Book Review: A Big Mistake

A Big MistakeThis picture book is out of print but I love it so much that I wanted to write it up anyway. It’s not impossible (or super expensive) to get and the message is such a good one that I keep it on my bookshelf even though my children have long gone on to chapter books.

A Big Mistake written by Lenore Rinder and illustrated by Susan Horn takes a first person point of view so that you, the reader, are looking at the pictures as if you are creating them. The artist is creating a picture when — whoops! — she makes a mistake. A big mistake. The picture is ruined! But no, wait, she incorporates the mistake into her art. The mistake becomes art.

This book is terrific for kids who want to do every thing just right but it’s also nice to share with adults who suffer from the same constraint. The message is that screw ups are inevitable but it’s o.k. because it’s not the mistakes that make us. No, it’s how we manage those inevitable blunders.

Unfortunately we will all drip paint on our paper or fall off our bikes or fall in love with people who don’t love us back. We will also get fired, flunk tests and wear white after labor day. Mistakes are part of learning to live and life is all about learning.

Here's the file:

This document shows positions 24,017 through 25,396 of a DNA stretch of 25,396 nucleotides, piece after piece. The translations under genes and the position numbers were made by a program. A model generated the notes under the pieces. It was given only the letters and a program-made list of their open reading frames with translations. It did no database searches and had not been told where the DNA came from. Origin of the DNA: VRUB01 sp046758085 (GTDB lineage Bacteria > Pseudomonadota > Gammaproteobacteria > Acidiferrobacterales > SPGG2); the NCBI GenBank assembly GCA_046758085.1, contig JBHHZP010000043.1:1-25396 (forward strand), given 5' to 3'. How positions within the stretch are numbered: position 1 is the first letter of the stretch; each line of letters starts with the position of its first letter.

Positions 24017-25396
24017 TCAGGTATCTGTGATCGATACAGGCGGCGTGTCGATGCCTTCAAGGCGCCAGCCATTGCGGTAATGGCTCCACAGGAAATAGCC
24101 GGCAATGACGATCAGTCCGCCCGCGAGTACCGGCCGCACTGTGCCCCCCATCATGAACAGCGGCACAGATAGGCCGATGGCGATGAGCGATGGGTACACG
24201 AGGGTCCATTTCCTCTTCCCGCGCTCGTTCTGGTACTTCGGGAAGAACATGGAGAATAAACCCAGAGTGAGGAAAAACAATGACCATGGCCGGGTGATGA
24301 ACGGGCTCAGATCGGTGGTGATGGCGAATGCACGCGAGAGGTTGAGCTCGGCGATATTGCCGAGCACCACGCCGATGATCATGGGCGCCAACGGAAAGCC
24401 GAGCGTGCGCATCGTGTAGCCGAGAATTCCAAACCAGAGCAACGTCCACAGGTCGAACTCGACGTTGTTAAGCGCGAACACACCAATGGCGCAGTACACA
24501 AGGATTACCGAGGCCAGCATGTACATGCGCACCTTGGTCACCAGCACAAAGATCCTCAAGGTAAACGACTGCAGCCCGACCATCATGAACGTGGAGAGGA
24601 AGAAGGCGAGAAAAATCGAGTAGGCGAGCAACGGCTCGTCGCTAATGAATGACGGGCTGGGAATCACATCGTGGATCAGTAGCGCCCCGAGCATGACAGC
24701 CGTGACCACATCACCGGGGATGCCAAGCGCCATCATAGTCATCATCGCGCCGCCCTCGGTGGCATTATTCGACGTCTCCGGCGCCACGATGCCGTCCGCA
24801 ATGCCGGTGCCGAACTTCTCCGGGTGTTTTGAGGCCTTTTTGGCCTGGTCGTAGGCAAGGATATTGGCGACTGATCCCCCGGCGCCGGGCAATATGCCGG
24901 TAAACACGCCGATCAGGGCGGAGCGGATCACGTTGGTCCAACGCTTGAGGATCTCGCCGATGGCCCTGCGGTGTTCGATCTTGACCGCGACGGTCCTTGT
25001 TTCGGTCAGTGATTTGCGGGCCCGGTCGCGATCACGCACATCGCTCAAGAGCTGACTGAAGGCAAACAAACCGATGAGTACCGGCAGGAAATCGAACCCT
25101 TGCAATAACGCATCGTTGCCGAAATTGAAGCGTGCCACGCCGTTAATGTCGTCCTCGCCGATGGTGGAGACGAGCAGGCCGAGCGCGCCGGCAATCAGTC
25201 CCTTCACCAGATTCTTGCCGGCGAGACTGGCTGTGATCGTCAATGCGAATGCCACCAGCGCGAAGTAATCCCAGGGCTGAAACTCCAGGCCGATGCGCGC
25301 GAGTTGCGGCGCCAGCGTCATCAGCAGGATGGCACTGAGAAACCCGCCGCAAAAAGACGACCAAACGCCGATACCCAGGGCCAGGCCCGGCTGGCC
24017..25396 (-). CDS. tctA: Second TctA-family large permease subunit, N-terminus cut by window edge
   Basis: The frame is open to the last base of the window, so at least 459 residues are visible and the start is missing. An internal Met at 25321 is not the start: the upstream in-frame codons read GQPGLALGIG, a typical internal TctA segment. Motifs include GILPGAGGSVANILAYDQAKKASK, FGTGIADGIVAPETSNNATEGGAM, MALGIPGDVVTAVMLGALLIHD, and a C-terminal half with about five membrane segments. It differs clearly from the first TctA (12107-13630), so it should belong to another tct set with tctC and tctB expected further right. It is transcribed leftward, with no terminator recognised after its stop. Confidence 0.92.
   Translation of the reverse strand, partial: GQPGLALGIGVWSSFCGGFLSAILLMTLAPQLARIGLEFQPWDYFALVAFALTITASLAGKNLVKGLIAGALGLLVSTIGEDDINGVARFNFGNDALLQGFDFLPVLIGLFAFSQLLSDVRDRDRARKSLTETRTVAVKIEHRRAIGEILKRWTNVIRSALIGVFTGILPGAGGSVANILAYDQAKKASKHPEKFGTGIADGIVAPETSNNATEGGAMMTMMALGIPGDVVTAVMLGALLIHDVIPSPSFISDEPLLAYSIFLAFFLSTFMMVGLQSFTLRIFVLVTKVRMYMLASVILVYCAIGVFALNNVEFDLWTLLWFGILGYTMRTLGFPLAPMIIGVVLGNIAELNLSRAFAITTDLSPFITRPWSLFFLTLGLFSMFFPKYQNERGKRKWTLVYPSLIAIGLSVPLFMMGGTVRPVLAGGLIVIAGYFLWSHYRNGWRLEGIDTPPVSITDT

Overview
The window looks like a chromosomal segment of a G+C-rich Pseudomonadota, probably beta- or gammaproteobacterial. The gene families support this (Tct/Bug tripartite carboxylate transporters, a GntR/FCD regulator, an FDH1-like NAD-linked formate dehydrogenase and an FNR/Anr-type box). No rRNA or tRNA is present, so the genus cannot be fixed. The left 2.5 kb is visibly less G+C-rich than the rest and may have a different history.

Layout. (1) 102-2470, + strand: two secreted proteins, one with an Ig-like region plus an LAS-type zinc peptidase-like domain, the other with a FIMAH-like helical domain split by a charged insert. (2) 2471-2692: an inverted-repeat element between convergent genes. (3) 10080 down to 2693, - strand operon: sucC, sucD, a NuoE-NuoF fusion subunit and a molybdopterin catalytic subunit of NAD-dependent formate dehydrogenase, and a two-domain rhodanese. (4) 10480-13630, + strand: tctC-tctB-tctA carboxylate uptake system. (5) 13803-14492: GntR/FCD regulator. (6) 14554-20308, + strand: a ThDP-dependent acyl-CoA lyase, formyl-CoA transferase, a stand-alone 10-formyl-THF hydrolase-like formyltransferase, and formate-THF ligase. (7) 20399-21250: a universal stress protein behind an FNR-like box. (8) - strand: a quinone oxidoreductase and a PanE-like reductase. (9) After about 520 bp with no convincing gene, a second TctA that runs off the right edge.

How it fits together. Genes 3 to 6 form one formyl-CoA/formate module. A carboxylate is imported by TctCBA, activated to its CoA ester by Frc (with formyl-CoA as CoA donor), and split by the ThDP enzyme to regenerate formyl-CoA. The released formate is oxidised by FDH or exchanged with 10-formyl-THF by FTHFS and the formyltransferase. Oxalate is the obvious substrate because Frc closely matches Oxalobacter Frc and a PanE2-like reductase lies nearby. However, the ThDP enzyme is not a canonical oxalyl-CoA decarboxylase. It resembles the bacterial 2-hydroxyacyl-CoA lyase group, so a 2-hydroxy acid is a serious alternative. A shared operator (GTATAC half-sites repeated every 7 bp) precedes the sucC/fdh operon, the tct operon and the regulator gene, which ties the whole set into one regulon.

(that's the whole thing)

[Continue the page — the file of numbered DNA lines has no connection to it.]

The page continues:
I think about some of my clients who carry tremendous shame for bad decisions and I think about the tough love school of therapy that has Dr. Phil wannabes barking, “How’s that working for ya?” My clients often know that there’s paint all over their life canvases but they don’t know how to fix it. They don’t know how to respond to those bad decisions because they see themselves as people who are locked into perpetual mistakes.

They’re not. None of us are. Every mistake is an opportunity to learn something and some of us need to make more mistakes because we have bigger lessons to learn.

If you don’t want to buy this excellent book used online, see if your local library has a copy and share it with a perfectionist you love.

Comments 4

  1. I’d love this! My M gets upset, but it was so helpful that an artist friend explained that there are no mistakes, just opportunities to make something new. I think the hardest thing is when she has a vision of what she wants it to look like, but doesn’t have the skills yet. Same with tennis 🙂 I could probably use this book too. THanks for sharing!

  2. I have a book with a very similar idea in my hands right now. It’s called “Beautiful Oops!” and it’s written by Barney Saltzberg. I don’t know if it’s available on Amazon or anything since I purchased it last year at a children’s museum in Charlotte (NC), but as this book that you’ve reviewed is out of print and this one that I have might not be, it’s worth a shot…?

    I love this book. And I love the book you review for the very same reason. I actually got my version of the book to read to my daughter at a visit sometime, but I’ve found more comfort from it than she ever might! 🙂

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